Feynman's Messenger Lectures

Richard Feynman giving the first of his Cornell Messenger Lectures, The Law of Gravitation: an example of physical law, November 9, 1964.

About Feynman's Messenger Lectures

In 1964 Richard Feynman was invited to give the Messenger Lectures at Cornell University, an annual tradition since 1924, when Hiram Messenger gifted Cornell with "a fund to provide a course of lectures on the Evolution of Civilization for the special purpose of raising the moral standard of our political, business, and social life", to be "delivered by the ablest non-resident lecturer or lecturers obtainable".

Feynman had been a physics professor at Cornell from 1945 to 1950, during which time he did the work for which he was awarded a Nobel Prize in 1965. While at Cornell Feynman became well-known in the physics community for his innovations in quantum electrodynamics and idosyncratic style. He was at Caltech in 1964, when he was invited to become the 41st Messenger Lecturer1, by which time he had become known to a much wider audience through his recently published books, Volumes I and II of The Feynman Lectures on Physics.2

According to the Cornell Faculty Website, "A Messenger Lecturer typically gives three lectures/presentations over the course of a one-week visit. At least one of these must be a lecture that is suitable for a general audience."3 Feynman, however, chose to give a series of seven lectures, all for a general audience, which he titled The Character of Physical Law. He had plenty of material to draw from his recently completed introductory physics course, the basis of The Feynman Lectures on Physics. For this reason one finds many similarities, parallels, and even identical parts in the lectures of The Character of Physical Law and several of the lectures in The Feynman Lectures on Physics.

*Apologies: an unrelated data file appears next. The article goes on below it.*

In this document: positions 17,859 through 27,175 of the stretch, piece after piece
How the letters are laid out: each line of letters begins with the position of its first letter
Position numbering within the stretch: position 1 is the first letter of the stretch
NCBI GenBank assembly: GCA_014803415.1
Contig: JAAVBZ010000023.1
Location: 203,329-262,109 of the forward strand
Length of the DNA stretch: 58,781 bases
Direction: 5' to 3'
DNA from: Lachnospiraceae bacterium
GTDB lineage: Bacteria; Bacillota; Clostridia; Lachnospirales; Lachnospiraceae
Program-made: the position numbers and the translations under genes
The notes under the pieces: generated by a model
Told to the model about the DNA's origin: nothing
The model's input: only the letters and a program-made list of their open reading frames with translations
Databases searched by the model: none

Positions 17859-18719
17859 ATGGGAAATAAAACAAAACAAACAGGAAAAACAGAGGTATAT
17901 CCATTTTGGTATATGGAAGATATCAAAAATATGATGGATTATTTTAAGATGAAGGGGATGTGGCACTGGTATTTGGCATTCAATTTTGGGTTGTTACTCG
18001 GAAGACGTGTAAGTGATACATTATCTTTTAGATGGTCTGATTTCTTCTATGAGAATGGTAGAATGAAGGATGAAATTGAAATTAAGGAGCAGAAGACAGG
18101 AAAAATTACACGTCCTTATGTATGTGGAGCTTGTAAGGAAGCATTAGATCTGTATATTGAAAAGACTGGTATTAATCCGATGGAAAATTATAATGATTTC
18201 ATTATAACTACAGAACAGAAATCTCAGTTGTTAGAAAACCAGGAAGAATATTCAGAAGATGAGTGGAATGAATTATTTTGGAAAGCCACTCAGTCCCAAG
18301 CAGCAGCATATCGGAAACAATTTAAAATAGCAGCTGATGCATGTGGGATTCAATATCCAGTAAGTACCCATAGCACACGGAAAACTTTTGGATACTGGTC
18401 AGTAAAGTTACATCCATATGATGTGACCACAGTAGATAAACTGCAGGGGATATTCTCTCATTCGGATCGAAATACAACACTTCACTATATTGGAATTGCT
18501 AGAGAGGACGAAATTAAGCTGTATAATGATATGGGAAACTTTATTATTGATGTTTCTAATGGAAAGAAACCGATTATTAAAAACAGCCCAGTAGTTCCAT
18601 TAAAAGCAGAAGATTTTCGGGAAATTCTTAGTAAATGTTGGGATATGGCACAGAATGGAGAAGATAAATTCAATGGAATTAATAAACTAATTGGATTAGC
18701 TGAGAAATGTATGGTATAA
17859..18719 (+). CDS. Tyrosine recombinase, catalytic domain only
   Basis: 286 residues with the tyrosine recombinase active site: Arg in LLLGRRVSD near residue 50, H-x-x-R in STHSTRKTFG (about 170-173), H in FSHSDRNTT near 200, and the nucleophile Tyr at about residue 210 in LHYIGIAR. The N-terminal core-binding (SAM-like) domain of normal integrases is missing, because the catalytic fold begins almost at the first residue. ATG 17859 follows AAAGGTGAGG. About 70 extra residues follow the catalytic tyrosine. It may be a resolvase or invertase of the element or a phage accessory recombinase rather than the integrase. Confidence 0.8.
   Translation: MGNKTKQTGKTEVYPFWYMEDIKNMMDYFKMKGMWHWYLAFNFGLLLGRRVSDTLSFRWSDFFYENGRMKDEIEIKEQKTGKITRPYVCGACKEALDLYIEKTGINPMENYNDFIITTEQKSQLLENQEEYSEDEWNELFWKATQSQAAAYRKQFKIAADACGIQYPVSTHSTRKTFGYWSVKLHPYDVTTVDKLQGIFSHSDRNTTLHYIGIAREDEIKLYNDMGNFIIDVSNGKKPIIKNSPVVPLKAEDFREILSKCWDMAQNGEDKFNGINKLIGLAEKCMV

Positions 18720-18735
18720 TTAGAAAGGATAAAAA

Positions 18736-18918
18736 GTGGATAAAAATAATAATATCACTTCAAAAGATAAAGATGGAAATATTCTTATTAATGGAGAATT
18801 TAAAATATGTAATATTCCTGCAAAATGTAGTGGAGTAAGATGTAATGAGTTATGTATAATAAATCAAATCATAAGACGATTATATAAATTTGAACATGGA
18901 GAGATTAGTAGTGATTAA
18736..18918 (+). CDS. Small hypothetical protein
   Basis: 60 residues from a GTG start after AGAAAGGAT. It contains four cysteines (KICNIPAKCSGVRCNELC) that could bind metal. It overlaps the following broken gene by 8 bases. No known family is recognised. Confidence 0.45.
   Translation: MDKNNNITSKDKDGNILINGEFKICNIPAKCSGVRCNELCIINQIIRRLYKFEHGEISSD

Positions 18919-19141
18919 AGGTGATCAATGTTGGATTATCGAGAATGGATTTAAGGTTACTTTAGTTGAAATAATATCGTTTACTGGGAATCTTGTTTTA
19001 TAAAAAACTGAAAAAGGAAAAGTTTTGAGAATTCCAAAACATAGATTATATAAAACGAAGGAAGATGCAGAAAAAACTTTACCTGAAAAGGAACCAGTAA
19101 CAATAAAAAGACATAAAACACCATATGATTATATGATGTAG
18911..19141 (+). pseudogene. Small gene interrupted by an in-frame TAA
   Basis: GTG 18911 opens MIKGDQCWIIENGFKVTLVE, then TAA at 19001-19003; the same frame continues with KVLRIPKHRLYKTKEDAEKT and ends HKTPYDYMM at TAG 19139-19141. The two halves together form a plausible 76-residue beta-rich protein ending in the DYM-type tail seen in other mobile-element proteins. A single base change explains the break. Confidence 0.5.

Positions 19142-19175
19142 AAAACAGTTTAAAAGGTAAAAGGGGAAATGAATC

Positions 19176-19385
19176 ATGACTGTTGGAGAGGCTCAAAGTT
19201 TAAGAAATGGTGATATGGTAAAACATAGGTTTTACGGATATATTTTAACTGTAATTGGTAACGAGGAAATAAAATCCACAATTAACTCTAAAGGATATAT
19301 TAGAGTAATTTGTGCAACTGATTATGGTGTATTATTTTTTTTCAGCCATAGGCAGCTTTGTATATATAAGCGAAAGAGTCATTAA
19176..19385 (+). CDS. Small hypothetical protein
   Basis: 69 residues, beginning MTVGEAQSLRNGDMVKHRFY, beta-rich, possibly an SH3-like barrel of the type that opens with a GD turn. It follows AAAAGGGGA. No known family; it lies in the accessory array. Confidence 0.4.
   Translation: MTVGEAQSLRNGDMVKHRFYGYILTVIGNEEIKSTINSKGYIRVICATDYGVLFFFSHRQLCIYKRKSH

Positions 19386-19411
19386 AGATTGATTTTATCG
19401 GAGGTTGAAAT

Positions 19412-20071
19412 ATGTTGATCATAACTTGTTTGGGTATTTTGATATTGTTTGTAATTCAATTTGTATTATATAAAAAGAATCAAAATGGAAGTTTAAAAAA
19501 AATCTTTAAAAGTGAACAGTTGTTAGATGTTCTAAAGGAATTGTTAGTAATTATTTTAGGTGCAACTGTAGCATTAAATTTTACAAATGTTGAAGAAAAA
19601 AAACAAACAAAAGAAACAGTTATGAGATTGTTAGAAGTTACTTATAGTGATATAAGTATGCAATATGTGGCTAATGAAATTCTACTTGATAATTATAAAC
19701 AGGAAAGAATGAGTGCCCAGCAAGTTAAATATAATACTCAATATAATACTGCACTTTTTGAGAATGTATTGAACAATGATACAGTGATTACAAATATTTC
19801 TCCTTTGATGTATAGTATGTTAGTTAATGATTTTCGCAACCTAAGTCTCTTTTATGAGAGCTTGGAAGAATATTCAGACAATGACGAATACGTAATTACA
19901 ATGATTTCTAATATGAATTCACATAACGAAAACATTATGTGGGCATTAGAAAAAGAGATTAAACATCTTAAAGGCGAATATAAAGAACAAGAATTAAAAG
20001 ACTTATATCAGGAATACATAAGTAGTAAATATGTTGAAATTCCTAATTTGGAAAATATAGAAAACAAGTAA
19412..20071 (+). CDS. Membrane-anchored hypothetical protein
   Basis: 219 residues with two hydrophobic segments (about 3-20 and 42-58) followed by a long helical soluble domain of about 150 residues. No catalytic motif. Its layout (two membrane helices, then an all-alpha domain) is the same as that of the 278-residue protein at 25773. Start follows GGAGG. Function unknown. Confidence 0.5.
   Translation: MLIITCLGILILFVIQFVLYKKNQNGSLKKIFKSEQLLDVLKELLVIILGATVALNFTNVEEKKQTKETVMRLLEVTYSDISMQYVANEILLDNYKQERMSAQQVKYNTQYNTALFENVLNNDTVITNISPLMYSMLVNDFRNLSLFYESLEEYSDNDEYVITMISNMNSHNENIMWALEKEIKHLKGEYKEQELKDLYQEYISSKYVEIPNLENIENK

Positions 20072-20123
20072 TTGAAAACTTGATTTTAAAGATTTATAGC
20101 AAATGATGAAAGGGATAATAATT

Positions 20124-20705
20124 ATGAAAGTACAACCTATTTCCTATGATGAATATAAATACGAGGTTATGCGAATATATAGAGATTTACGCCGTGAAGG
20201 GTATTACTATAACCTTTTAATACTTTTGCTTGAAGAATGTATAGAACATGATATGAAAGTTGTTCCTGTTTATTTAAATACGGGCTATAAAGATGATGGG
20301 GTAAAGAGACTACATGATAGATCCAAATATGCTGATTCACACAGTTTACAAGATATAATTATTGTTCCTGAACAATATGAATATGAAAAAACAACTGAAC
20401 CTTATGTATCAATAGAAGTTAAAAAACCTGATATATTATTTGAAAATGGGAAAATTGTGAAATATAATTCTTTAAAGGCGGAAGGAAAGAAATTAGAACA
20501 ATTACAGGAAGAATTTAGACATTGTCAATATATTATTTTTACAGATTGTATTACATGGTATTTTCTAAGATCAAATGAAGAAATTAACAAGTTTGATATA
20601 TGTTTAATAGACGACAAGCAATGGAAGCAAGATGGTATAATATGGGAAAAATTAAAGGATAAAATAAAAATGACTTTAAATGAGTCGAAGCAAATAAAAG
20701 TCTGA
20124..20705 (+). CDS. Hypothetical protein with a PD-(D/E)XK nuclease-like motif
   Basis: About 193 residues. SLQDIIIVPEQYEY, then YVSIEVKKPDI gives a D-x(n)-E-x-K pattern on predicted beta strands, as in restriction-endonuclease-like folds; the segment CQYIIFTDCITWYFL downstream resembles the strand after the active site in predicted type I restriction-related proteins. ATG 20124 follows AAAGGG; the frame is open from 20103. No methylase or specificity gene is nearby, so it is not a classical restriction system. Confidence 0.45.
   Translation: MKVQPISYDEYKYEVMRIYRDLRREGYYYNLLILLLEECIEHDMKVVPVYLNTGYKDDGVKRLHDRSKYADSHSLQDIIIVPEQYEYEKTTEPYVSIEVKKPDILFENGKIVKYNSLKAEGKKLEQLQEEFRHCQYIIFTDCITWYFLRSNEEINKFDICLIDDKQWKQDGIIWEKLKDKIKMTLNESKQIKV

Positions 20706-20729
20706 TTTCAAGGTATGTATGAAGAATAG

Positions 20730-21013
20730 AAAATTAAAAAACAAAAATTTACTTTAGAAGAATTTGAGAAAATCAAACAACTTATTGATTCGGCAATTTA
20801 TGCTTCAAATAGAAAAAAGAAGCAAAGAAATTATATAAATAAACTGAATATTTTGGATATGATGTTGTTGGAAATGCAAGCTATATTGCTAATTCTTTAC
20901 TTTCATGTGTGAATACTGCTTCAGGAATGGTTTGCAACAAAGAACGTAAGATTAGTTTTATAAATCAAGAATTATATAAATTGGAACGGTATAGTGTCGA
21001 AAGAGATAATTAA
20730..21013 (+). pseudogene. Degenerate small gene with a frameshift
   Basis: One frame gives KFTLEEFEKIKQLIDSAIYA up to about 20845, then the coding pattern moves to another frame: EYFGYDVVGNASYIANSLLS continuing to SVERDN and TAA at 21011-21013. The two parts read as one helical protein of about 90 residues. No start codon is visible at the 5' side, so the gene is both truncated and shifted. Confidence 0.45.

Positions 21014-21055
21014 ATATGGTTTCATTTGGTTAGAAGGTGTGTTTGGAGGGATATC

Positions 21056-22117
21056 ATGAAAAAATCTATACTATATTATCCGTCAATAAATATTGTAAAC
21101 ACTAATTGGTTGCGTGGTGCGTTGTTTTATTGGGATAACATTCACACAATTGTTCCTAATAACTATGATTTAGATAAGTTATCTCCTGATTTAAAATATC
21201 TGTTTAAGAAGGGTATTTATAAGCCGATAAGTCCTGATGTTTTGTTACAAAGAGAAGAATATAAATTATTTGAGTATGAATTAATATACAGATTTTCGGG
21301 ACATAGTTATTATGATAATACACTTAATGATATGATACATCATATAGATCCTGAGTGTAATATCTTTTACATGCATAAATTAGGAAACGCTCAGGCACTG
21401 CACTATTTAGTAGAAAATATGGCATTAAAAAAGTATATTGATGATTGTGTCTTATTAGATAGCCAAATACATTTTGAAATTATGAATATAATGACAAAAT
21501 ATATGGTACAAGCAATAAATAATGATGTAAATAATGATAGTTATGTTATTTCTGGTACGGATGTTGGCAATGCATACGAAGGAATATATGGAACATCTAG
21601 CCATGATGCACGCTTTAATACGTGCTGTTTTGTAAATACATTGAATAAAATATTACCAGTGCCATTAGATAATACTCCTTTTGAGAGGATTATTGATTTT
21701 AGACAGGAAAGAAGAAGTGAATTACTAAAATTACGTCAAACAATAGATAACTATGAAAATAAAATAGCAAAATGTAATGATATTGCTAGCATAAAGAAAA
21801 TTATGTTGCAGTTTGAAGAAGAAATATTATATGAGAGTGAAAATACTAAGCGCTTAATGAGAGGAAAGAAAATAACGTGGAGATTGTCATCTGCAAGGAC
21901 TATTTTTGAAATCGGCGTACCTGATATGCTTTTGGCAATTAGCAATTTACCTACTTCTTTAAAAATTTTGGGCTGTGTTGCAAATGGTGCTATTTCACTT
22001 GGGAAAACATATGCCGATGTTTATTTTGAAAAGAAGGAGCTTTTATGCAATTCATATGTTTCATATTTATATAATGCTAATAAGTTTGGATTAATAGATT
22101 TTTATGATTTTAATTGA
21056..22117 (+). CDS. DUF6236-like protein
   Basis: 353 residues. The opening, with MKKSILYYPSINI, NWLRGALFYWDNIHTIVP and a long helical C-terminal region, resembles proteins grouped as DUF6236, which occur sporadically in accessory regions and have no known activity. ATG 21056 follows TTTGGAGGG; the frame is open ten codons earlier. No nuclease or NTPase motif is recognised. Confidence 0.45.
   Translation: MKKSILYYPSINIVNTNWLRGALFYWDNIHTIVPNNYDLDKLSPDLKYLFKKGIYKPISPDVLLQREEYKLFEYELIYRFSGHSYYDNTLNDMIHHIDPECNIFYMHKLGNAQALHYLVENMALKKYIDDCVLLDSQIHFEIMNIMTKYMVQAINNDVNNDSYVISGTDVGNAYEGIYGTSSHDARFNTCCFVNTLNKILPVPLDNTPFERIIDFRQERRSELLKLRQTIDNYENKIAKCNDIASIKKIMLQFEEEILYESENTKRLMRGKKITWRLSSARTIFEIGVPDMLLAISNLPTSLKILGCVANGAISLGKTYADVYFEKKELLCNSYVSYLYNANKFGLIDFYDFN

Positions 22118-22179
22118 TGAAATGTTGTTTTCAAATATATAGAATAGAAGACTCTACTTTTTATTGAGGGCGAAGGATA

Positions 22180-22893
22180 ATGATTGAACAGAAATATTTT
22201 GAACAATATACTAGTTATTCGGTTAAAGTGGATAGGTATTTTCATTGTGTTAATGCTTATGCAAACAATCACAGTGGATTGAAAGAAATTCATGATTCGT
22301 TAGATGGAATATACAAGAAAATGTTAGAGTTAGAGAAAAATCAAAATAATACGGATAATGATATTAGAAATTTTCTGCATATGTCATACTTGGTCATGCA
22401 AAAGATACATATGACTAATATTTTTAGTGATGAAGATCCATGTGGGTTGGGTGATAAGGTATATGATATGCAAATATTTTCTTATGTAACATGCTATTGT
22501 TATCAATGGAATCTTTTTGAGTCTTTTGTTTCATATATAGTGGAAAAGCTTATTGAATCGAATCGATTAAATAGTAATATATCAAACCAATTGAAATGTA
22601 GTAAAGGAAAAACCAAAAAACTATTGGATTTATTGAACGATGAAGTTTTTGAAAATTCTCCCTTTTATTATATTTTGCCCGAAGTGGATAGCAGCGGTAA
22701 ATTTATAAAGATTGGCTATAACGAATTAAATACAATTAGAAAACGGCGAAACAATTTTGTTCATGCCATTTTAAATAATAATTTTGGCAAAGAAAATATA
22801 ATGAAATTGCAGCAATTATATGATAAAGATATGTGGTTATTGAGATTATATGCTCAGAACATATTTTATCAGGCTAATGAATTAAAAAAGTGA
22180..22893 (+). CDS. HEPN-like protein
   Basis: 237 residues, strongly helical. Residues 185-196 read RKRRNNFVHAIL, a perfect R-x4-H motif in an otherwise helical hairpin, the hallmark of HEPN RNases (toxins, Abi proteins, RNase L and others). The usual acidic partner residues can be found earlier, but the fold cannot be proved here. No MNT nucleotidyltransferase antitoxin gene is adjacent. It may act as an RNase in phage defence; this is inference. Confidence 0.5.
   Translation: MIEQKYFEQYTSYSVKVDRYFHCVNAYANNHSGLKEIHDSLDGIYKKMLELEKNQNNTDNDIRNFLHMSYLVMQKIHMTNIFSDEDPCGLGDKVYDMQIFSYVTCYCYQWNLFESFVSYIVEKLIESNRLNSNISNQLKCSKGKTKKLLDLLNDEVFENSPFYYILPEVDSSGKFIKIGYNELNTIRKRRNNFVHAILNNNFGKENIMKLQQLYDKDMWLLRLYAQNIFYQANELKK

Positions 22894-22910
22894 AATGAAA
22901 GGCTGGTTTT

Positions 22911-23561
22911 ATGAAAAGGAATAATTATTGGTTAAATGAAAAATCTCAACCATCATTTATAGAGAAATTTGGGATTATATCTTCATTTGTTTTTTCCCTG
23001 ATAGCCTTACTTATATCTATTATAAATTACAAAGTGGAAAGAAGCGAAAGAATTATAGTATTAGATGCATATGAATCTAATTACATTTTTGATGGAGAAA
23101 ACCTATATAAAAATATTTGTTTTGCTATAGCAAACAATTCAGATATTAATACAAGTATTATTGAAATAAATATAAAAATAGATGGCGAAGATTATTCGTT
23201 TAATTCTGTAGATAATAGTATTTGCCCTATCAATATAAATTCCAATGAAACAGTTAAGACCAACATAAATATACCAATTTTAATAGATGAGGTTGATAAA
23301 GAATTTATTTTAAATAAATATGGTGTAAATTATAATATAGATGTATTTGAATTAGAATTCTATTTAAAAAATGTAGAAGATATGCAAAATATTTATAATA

Feynman's Messenger Lectures were filmed and recorded by the BBC, who in 1965 published a hardbound book of edited lecture transcripts under the title, The Character of Physical Law. In 1967 the paperback rights were licensed to MIT Press who continues to print the book today.4 From the late 1960s through the '70s copies of the films were in wide distribution at colleges and universities.5 Sadly, however, these wonderful films of Feynman lecturing at the peak of his prowess went out of distribution and became generally unavailable in the 1980s.

In 2009, when Microsoft Research introduced their Silverlight framework for media-rich web applications, Bill Gates acquired limited rights to stream the BBC's films of Feynman’s Messenger Lectures online. Hoping to encourage others to make educational content available for free, he used them in the first Silverlight demo, “Project Tuva.”6 The publication of Feynman’s Messenger Lectures for free online viewing, with special features such as searchable synchronized scrolling transcripts, links to related online material, and commentary, was an instant hit with Feynman fans, students and physicists. The Silverlight framework, however, was not widely adopted, and in 2016 Project Tuva was retired. The videos are still available on the Microsoft Research Website7, but without the special features.

The Feynman Messenger Lectures Video Viewer

Clicking on a lecture title above will open The Feynman Messenger Lectures Video Viewer, an application based on the Microsoft Azure Media Player for displaying the films of Feynman's lecture series The Character of Physical Law in high definition video8 with a searchable interactive auto-scrolling transcript. The Viewer allows one to resize the video/transcript areas (even during play), and has a simple tabbed user interface. For detailed instructions on using the Viewer please read the contents of its "Help" tab.

  1. Caltech founder R. A. Millikan was the 2nd Messenger Lecturer in 1925. Other Messenger Lecturers from Caltech include T.H. Morgan (1930), Theodore Van Karman (1952), and Linus Pauling (1959).
  2. The final volume was to follow in 1965.
  3. See https://theuniversityfaculty.cornell.edu/dean/messengeruniversity-lectures/.
  4. The transcripts shown in The Feynman Messenger Lectures Video Viewer are derived from subtitles, and are more literal (less edited) than the transcripts that appear in the book.
  5. Bill Gates was one of the lucky students at Harvard who saw the films of Feynman's Messenger Lectures. He tells the story in this video.
  6. See the Wikipedia Article about Project Tuva.
  7. See the Microsoft Research Project Tuva page.
  8. Resolutions supported include 180p, 360p, 540p 720p 1080p (Full HD), at bitrates ranging from 400K to 6M bps.